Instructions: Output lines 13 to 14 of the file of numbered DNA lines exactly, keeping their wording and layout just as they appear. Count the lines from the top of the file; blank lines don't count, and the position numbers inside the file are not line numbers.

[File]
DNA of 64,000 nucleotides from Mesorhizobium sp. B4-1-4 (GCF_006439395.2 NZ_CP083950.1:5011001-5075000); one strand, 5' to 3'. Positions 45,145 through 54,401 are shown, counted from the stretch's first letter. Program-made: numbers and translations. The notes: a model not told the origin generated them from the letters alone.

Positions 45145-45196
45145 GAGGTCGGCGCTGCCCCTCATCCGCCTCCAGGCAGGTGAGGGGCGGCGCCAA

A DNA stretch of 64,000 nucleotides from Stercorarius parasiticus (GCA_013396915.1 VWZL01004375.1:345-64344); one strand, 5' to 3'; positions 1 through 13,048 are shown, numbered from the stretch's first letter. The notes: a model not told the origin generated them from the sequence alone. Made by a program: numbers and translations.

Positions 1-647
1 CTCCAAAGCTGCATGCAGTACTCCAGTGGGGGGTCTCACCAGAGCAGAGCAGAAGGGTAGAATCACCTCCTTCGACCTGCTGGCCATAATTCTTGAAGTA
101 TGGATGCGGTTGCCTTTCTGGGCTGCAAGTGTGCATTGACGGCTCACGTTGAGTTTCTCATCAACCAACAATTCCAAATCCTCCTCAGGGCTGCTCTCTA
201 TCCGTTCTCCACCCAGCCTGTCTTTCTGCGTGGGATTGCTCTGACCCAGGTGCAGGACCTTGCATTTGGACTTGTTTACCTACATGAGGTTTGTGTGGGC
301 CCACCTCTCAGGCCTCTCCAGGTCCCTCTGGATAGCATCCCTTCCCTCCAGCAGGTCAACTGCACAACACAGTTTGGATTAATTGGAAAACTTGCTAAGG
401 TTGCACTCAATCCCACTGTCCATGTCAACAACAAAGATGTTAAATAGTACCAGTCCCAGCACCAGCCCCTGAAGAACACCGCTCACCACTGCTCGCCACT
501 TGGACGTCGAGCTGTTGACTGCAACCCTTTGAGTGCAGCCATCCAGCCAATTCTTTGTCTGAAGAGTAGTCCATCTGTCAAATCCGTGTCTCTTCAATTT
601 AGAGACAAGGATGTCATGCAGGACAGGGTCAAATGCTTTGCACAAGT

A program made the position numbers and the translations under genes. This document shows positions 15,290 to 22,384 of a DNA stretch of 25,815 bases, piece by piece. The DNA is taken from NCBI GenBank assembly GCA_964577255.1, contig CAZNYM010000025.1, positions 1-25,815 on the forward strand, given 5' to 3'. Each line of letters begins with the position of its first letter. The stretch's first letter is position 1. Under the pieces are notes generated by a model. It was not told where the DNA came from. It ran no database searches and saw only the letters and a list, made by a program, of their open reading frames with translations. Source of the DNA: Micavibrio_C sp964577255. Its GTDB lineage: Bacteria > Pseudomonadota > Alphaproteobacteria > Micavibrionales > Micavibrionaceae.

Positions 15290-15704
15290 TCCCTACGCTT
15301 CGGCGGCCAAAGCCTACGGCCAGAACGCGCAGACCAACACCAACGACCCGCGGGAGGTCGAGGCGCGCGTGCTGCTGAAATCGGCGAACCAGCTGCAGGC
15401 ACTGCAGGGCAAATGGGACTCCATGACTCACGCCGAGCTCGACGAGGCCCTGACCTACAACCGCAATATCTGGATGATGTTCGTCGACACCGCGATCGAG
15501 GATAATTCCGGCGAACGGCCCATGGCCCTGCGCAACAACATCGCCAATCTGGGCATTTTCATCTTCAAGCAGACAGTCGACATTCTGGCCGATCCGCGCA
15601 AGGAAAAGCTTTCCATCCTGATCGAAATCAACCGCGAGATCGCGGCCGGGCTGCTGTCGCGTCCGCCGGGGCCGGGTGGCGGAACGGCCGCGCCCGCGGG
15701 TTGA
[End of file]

A program made the position numbers and the translations under genes. This document shows positions 15,290 to 22,384 of a DNA stretch of 25,815 bases, piece by piece. The DNA is taken from NCBI GenBank assembly GCA_964577255.1, contig CAZNYM010000025.1, positions 1-25,815 on the forward strand, given 5' to 3'. Each line of letters begins with the position of its first letter. The stretch's first letter is position 1. Under the pieces are notes generated by a model. It was not told where the DNA came from. It ran no database searches and saw only the letters and a list, made by a program, of their open reading frames with translations. Source of the DNA: Micavibrio_C sp964577255. Its GTDB lineage: Bacteria > Pseudomonadota > Alphaproteobacteria > Micavibrionales > Micavibrionaceae.

Positions 15290-15704